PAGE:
The position of the companies hardened against not only the new oil union but also against the government of Lázaro Cárdenas. Throughout that year, foreign companies undertook an intense communication effort abroad through the press, negotiating with the governments of their countries to protect their interests; with this, they tried to hit Mexico economically by suspending their credit products and withdrawing their deposits from the country's banks, to take those resources abroad; the immediate consequence was that the national monetary reserve dropped considerably.
On December 18, 1937, after the government had advised the workers to abandon the strike, due to the serious economic situation that was provoked, and after seeking a solution through the intervention of the Federal Conciliation and Arbitration Board, the latter issued an award condemning the companies to pay wage increases that amounted to up to 26 million pesos.
In summary, the impact of this political, economic, and social movement is of great relevance to the development of the country. At present and thanks to it, the oil sector has a more specific regulations to provide workers with optimal working conditions, as well as a better development in the oil industry.
On December 30, the U.S. Undersecretary of State asked the Mexican Ambassador and the Mexican Secretary of the Treasury that the Mexican government leave in the hands of the Supreme Court of Justice the case of the claims of the oil workers union against the oil companies, which had already filed an injunction in this instance; in addition, it was expressly requested that the companies not be obligated to immediately pay the salary increase requested by the workers and granted by the Conciliation Board.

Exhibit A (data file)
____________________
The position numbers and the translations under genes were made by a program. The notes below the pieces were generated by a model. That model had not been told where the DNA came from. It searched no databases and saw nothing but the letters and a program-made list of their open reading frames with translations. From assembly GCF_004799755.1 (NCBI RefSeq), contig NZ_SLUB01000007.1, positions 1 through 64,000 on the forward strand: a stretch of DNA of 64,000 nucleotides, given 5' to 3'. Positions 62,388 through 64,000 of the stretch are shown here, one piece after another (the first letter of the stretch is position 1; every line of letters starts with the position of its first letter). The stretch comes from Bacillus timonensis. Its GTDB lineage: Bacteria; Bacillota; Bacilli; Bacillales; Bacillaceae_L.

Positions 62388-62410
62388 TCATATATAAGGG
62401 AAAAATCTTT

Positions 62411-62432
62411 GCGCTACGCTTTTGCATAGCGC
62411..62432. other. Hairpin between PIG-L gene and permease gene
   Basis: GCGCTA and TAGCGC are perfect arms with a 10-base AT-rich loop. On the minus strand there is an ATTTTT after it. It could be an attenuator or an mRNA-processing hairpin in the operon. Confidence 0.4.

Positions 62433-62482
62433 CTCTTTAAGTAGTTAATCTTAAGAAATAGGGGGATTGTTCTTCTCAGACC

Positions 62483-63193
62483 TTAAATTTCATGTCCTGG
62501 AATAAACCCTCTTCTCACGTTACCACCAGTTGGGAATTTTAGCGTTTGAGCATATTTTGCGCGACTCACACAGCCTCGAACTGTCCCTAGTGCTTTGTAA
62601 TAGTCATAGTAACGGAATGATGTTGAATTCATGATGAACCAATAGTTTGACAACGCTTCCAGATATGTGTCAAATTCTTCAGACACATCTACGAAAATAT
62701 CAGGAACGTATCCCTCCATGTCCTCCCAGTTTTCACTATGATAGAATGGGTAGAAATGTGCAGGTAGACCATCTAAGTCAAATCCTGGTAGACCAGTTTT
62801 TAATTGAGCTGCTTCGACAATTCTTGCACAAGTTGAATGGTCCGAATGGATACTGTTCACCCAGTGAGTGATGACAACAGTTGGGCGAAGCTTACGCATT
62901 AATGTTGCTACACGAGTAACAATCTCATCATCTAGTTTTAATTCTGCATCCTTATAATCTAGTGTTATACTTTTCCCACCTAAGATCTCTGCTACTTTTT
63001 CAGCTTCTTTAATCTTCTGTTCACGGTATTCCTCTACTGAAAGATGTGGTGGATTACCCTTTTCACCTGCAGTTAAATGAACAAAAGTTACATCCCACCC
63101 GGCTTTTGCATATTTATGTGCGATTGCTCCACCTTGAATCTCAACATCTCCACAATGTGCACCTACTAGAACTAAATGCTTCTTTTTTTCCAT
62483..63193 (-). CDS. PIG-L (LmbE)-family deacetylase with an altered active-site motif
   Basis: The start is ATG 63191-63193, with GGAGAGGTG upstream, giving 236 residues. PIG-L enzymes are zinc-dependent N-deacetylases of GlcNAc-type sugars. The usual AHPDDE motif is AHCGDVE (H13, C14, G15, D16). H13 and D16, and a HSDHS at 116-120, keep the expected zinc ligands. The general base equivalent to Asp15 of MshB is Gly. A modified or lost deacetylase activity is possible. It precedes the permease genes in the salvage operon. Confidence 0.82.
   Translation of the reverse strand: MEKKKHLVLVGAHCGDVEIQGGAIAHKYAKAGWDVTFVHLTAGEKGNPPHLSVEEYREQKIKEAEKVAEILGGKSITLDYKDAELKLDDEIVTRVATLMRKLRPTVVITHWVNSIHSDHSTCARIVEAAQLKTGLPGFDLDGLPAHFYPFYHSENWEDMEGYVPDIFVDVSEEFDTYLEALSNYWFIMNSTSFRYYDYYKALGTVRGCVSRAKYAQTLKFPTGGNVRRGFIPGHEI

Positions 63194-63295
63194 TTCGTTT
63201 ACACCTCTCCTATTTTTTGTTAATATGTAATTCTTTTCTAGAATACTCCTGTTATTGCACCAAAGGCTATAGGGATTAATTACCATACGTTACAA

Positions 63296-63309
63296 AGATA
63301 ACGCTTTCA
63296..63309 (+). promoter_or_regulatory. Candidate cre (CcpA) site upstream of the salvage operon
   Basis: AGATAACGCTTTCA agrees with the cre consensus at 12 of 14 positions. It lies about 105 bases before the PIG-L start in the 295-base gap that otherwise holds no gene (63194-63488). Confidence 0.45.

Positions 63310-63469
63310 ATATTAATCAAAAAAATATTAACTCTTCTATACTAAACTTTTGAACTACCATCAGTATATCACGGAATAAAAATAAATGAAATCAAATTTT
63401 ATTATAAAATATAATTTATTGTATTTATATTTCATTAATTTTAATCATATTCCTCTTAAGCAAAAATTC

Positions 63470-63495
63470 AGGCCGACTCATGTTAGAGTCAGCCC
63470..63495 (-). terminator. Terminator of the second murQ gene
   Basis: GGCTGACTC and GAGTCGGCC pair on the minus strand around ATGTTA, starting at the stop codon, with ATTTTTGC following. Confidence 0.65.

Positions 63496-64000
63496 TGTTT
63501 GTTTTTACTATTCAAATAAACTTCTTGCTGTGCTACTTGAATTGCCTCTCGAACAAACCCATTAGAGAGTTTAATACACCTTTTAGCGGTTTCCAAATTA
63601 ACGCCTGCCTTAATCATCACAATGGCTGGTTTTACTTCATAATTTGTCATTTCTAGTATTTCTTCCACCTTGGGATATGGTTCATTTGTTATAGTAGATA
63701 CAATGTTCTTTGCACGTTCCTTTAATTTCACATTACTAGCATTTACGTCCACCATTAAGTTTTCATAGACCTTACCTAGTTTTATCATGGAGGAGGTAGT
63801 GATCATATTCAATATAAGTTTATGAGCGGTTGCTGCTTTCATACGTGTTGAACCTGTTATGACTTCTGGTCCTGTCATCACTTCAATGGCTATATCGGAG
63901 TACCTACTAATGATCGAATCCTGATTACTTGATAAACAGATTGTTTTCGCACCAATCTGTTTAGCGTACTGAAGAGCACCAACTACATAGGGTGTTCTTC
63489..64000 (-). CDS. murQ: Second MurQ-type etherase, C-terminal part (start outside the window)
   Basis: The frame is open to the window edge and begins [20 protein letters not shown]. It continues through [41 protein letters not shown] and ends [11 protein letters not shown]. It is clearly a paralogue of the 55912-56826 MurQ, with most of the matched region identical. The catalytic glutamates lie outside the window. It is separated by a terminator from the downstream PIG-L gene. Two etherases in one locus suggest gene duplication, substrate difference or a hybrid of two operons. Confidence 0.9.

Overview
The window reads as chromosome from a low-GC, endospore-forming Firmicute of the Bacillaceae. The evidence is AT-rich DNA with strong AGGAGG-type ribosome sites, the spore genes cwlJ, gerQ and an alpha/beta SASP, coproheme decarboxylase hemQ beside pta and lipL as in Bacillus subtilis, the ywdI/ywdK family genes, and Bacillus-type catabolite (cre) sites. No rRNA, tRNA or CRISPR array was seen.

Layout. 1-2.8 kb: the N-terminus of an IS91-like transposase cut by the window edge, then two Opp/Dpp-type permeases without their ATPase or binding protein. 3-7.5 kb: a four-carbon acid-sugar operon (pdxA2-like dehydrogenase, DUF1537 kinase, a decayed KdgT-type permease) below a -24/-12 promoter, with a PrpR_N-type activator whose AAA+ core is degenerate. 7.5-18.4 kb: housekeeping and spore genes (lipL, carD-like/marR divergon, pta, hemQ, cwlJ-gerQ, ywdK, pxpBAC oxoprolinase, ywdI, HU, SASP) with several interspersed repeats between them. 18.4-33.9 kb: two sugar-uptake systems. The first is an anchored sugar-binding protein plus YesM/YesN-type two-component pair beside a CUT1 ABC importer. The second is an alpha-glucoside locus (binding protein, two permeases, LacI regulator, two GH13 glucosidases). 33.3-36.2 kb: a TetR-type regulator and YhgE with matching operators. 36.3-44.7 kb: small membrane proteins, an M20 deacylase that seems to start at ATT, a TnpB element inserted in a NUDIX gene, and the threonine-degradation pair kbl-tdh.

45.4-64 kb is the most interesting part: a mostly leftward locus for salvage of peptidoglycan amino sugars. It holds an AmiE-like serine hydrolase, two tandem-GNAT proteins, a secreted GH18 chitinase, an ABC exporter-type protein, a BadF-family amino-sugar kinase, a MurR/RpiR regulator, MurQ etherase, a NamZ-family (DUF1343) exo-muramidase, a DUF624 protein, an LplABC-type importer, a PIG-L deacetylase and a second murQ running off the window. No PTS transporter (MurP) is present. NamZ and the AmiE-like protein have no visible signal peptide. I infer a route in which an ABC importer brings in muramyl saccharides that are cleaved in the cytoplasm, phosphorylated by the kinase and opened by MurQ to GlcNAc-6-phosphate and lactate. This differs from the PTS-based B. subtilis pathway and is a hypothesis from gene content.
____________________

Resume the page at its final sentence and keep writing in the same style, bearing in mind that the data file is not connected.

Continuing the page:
The Supreme Court of Justice of the Nation denied the injunction to the oil companies, which were obliged to abide by the award issued by the Federal Conciliation and Arbitration Board; the companies responded with an outright refusal. On March 8, 1938, the President of the Republic, Lázaro Cárdenas, meeting with his cabinet, began to analyze the measures that the Mexican government could adopt given the attitude shown by the foreign companies.
On March 9, the head of the Executive spoke with the former constituent deputy Francisco J. Múgica about the possibility of expropriating the oil industry, based on paragraph IV of Article 27 of the Constitution and, the following day, he asked him to draft a manifesto to the nation, to explain the eventual expropriation decree.
Because of the attitude assumed by the companies, on March 18, the decree expropriating the assets of the oil companies was published. At 8:00 p.m. that day, the President of the Republic informed the Cabinet of the application of the Expropriation Law as a consequence of the rebellious attitude of the companies; at 10:00 p.m., the whole nation was informed, through a radio message, of the government's decision to defend national sovereignty, assuming the tutelage and control over the oil wealth which had fallen into the hands of imperialist capital, keeping the country in a condition of subjugation.
The decree was signed by President Lázaro Cárdenas in the National Palace, on March 19 at 03:00 hours.